04 September 2010

Ten Environmentally Friendly Tips To Save Money and Energy

This summer season has been one of the hottest recorded throughout many areas around the globe. The average global temperatures for this year may exceed those of 1998. If that is case, it would result in two of the hottest years on record in the last 13.

The National Academy of Sciences recently released data involving 1,400 climate researchers around the globe. Roughly 97% make the claim that humans are the cause of global warming.

If you are concerned about the future of the environment, here are ten environmentally friendly tips you can take that also have a return on investment — they can help sustain the earth as well as your monthly global cash flow.

1. Fix your home's energy leaks. Over a fifth of energy consumption in the U.S. occurs within people's homes, says the Department of Energy. That's an average expenditure of $2,400 a year. Half of that figure goes to home heating and cooling, much of which results in waste. To prevent energy leaks, insulate ceilings and walls, and seal cracks and gaps. The simplest Cuyahoga County home remodeling fixes can make a tremendous impact. "Often people have so many small leaks around the home that it's the equivalent of having a three-foot by three-foot window wide open," says president of the Washington-based nonprofit Alliance to Save Energy.

2. Swap out your home's light bulbs. The common home has up to 46 throughout the house, says the Department of Energy. However only five of them are energy-efficient. These can slash lighting energy bills by 75%. Not a fan of CFs? Matt Patsky, the CEO of Trillium Asset Management, says new LEDs are much better. They can slash power consumption by 95% and emit a better light than traditional bulbs. They cost more, however prices are dropping rather quickly.

3. Turn the heat off in an empty house or a house when everyone is sleeping. Look into a programmable thermostat for residential heating.
"They typically pay for themselves in three months," says ASE's Ms. Callahan. They can drop your home heating and cooling bills by 10%, she says.

4. Evaluate your home's appliances. Replace any old ones with new, energy-efficient models. Today's more efficient models have an EnergyStar seal from the Department of Energy. They typically use around 30% less energy than older models that lack the seal, experts say. With respect to your TV: The larger the screen, the more power it is sucking up. The same idea applies to PCs. Take into consideration the number of refurbished computers you have around the home as well as how long they remain on and idle throughout the day (if not week).

5. Similar to the tip above: stop leaving your used PCs and home entertainment systems on standby overnight. Although the screen is black, they still use power. Power strips make it more convenient to switch everything off at one time.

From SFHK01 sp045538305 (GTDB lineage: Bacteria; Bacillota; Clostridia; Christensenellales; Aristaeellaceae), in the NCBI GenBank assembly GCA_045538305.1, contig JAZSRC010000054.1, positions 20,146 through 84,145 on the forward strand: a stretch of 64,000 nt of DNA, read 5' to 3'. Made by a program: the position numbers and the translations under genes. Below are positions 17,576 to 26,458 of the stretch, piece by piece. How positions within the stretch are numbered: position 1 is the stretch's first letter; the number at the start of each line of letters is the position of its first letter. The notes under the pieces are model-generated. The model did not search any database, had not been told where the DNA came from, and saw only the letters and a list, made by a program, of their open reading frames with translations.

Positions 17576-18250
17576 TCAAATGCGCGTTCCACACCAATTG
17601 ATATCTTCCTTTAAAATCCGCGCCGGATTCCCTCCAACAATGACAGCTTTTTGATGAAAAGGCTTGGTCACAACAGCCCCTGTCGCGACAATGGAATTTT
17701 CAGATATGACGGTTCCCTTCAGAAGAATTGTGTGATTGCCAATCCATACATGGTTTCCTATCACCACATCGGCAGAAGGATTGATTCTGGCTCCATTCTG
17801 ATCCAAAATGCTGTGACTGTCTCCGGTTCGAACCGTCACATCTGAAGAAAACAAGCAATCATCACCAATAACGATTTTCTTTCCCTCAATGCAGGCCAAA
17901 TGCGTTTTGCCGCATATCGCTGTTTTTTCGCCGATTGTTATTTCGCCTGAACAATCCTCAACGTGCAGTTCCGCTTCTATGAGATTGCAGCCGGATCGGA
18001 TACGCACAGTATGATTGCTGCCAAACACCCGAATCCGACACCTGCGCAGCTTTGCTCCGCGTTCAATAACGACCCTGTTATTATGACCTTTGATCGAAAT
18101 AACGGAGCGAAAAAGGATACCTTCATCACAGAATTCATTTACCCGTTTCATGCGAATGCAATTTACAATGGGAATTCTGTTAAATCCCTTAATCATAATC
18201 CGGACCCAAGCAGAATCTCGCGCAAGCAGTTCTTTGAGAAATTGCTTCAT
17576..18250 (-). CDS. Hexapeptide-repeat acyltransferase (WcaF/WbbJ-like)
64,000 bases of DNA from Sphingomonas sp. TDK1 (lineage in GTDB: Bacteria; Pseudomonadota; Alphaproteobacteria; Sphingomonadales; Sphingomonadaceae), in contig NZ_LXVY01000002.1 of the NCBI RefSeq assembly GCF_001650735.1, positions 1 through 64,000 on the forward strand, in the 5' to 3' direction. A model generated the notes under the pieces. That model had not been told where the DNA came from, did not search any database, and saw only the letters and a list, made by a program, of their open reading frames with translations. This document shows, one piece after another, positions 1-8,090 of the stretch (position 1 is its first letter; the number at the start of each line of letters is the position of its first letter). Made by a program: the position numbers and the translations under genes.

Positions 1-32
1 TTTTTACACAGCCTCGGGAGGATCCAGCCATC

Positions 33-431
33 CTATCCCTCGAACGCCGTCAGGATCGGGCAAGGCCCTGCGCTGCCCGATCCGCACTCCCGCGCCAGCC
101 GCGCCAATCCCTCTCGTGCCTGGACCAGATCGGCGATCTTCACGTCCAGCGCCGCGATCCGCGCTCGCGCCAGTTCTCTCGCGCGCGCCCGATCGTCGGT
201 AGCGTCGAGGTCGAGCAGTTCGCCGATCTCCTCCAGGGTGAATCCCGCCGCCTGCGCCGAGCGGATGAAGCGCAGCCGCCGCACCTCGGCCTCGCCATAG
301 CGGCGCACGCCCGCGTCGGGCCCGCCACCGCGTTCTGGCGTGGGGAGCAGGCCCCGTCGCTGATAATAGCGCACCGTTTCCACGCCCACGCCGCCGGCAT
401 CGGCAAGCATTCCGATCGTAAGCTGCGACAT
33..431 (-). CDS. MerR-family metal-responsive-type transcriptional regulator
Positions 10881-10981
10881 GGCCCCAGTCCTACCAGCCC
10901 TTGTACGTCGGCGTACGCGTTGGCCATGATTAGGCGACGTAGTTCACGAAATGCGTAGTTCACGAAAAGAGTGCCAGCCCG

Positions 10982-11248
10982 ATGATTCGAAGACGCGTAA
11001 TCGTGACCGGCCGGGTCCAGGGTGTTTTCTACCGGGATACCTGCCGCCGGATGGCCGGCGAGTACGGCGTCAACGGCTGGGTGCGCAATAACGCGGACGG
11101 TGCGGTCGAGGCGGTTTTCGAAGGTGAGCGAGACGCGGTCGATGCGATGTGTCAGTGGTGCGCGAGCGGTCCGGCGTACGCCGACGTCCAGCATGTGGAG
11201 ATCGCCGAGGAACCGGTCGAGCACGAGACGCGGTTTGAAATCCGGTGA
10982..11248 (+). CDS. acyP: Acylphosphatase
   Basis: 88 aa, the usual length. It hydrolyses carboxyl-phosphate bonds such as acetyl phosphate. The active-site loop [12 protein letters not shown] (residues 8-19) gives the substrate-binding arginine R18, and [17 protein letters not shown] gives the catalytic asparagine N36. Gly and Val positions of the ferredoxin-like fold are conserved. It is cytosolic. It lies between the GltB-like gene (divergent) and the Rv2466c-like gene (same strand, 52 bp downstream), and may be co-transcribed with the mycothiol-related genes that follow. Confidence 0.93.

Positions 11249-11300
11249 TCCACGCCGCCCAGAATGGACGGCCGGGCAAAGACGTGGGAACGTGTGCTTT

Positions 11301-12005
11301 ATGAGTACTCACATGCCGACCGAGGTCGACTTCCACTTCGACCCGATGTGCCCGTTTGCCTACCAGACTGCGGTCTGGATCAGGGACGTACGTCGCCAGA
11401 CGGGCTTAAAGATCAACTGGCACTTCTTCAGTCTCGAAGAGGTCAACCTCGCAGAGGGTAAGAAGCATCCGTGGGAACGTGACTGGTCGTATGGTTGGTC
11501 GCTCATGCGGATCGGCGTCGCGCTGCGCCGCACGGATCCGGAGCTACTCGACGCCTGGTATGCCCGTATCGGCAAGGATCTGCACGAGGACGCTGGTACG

6. Get the most from taxpayer green incentives. For instance, the government is currently offering to pay up to $1,500 of your costs on items like insulation other Medina County home remodeling investments that save energy. Your state government may be offering additional incentives. Look for deals like these at DSIRE, the Database of State Incentives for Renewables & Efficiency.

7. Get a hold on your hot water heater. It is by far one of the biggest energy users as well as easiest approaches to evaluate your home's energy financial risk management. Turn down the thermostat and wrap insulation around the heater and the pipes. Typically, they are set at around 140 degrees. According to The Energy Department, that is way too high. They suggest dropping it down to 115 to 120 degrees.

8. Invest in a more-efficient vehicle. Highly-efficient hybrids can be costly, but director of pricing and analysis at car experts Edmunds, Jessica Caldwell, claims there are numerous deals available at the moment that can bring the price down. You don't need to go hybrid or buy tickets to all of the upcoming green trade show exhibits. Caldwell says the Versa by Nissan gets around 29 miles to the gallon and has a price tag of $16,000. If a new vehicle is not an option, consider ideas like energy saving truck bed accessories. Extang, an affiliate of BedRug - maker of truck bed liners and truck bed carpet, claims that by purchasing an Extang truck tonneau, you save up to 10% in gas mileage.

9. Get an energy audit of your home's power consumption. By investing a few hundred dollars, experts using high-tech gadgets will analyze your home and offer insights as to what you can do to make your home more efficient. Getting a home audit can help you rethink your home heating and air conditioning, as well as identify potential sources of renewable energy, from geothermal heat pumps to solar water heating solutions.

10. Invest in an e-book reader. If you enjoy reading and read often, these little devices are very green. Books and magazines are not: they do a lot of damage to the environment, from cutting trees to manufacturing and distribution. The senior research analyst at the CleanTech Group, an environmental consulting firm, has calculated the figures. In essence, a gadget like the Kindle has about the same influence on the environment as about 23 books, or 280 newspapers, or 177 magazines.

Going green exhibits a change that is both healthy for the earth and the wallet. Take these tips to heart as well as the home, and start living a more environmentally friendly way of life.

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